In Jordan, Even Arab Moderates Back Iraq WAR IN THE GULF

DAN FESPERMAN

January 27, 1991|By Dan Fesperman | Dan Fesperman,Dan Fesperman is a Sun staff correspondent.

AMMAN, JORDAN — Amman, Jordan. While bombs and missiles rain down on its neighbors, the battle for Jordan has been won without a shot.

Saddam Hussein has taken the country by acclamation.

Such an outcome is not surprising in the tumbledown cinder block shacks of the Palestinian refugee camps around town, where young and old alike ululated with joy and literally danced in the streets at word of the first missile strike on Israel.

But it is a surprising result -- and, for many Americans, puzzling -- in the comfortable homes of moderates such as Nazri Atalla, a wealthy, Westernized man who forms opinions with a deliberation not found amid the zealotry of the camps.

It is Mr. Atalla's corner of the population that has secured Jordanian opposition to the United States and could later complicate the Bush administration's postwar plans for the Middle East.

Like his country's leader, King Hussein -- who he served for more than eight years as personal secretary -- Mr. Atalla was educated in England. Also like his king, he has an American wife. His children have attended American schools. He answers to the non-Arabic nickname of Tony. And as he sat on a couch for an interview one recent evening, a television set in his living room beamed the sharp image of an American network's morning news show, thousands of miles and seven time zones away.

When Mr. Atalla speaks of Saddam Hussein, he is well aware of the Iraqi president's penchant for bullying and violence, even among fellow Arabs. "As Arabs," Mr. Atalla admitted, "we tend to forget that Saddam Hussein started this whole thing."

Why, then, did he -- like many of his countrymen, as evidenced in dozens of interviews during the past week -- turn so suddenly and passionately anti-American with the outbreak of war?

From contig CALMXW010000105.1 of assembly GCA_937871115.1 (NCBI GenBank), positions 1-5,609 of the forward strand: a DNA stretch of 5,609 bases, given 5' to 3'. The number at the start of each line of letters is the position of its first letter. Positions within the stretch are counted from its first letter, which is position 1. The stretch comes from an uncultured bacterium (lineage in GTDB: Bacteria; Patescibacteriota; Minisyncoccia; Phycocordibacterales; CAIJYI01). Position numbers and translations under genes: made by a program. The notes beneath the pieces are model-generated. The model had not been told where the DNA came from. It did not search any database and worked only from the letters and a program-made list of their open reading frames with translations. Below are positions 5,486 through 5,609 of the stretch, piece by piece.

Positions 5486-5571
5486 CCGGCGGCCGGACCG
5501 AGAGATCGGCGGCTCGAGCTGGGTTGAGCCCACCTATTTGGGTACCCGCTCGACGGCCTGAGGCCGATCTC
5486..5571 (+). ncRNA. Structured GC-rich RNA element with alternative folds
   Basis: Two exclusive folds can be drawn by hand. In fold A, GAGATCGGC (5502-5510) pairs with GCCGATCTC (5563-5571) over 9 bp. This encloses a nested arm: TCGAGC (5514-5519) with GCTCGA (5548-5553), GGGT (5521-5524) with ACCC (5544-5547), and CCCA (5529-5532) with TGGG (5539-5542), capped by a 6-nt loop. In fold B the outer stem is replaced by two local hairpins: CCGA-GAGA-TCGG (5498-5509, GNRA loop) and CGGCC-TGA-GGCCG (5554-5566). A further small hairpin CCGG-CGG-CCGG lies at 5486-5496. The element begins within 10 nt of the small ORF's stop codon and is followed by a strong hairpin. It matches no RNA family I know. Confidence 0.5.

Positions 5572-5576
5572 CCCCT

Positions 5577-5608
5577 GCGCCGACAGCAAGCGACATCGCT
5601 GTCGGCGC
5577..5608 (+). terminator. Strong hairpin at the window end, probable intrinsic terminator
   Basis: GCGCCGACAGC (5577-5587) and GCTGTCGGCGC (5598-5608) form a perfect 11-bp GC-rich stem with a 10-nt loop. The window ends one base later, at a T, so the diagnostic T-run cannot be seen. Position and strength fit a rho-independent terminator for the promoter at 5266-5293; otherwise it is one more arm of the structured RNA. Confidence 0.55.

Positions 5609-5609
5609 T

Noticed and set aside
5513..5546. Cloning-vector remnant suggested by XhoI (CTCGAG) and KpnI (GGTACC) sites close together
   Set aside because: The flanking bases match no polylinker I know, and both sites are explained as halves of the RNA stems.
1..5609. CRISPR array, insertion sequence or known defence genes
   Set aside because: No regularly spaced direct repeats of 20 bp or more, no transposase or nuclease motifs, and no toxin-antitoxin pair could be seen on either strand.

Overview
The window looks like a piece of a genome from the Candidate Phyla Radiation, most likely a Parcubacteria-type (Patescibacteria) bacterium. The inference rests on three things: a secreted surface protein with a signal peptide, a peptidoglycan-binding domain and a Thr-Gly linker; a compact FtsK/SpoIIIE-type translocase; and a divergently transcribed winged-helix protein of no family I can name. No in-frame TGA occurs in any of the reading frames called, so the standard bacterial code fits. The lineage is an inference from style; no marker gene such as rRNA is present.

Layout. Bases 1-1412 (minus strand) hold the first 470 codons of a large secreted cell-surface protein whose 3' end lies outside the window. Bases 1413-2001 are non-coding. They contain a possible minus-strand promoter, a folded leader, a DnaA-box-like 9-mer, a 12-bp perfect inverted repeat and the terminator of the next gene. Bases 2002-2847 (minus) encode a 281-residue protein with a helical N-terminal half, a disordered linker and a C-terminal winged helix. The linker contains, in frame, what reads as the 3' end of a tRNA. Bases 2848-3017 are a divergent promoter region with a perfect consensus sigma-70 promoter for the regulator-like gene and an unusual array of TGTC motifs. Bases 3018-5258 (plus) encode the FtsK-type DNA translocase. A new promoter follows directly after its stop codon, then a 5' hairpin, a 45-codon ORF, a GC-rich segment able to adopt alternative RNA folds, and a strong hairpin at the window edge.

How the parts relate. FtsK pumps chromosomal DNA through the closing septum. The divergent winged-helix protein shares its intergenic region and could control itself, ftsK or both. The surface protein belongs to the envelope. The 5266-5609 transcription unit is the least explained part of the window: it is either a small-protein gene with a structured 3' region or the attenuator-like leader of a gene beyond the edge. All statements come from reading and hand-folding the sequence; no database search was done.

"Because we know deep in our heart that it is a much bigger thing than just Kuwait," he said. "No doubt, he [Mr. Hussein] invaded a sovereign country. But for George Bush, it was a matter of, 'How dare you challenge the new world order.' We always knew there was a double standard in the way America dealt with the Arab world, but it never came out so clear until this time."

By that, he means the difference between the decisive U.S. action against Iraq and its sluggish reactions in the other great conflict of the Middle East: Israel vs. The Palestinians.

Understanding the white-hot emotions behind that struggle is the key to understanding the turn against the United States in Jordan, where half the population is Palestinian. (In Amman, the portion is 70 percent and growing).

They are emotions lit from a fuse stretching back to around the turn of the century, when the Zionist movement for the establishment of a Jewish homeland began taking hold in the Arab region of Palestine.

By 1948, the movement had grown strong, and tensions among the resident Arabs had increased proportionately. So, the United Nations mapped out the new nation of Israel for the Zionists and the new nation of Palestine for the Arabs.

The Zionists went along with the plan. The Palestinians went to war, joined by Egypt, Iraq, Jordan, Lebanon, Saudi Arabia and Syria.

Mr. Atalla was a schoolboy in England then, and a Palestinian.

"Food was still on ration [in England] then, and there was a Jewish family -- a family of a fellow student -- and they used to send me a food package once a month," he said. "When the war started, they stopped it. And that hurt. And I realized then that there was a great difference between Arab and Jew."

The war was a disaster for the Arabs, only resulting in more land for Israel. What was left of Palestine was gobbled up by Egypt and Jordan, and the Palestinian refugee cause was born.

In 1967, the attack of another ill-fated Arab confederation, which again raised the banner of the Palestinian cause, only resulted in more land for Israel, resulting in turn in still more Palestinian refugees.

Today, out of 4 million Palestinians in the world, 15 percent live in refugee camps, according to the United Nations.

And perhaps nowhere does the anti-Israeli rage burn brighter than in the Baka Camp, nestled in a valley on the outskirts of Amman. With 100,000 residents crammed into shack piled upon shack, it is the world's largest refugee camp, and a look at living conditions makes it easy to see how hatred tends to grow there.

It is here that a man told a friend on the morning the first missile landed in Tel Aviv, "If they attack again, I will buy you a sweet."

Occasionally the ill feelings of the Palestinians have been directed at Arab nations. King Hussein had to put down a bloody uprising and fend off an assassination attempt in 1970.

Mr. Atalla remembers erecting steel shutters in front of his doors and windows back then.

And though he winced each time the United States failed to act in response to an Israeli act of aggression -- such as the 1982 invasion of Lebanon -- or the seizing of more Arab land, he and like-minded Jordanians managed to keep their minds open to the West.

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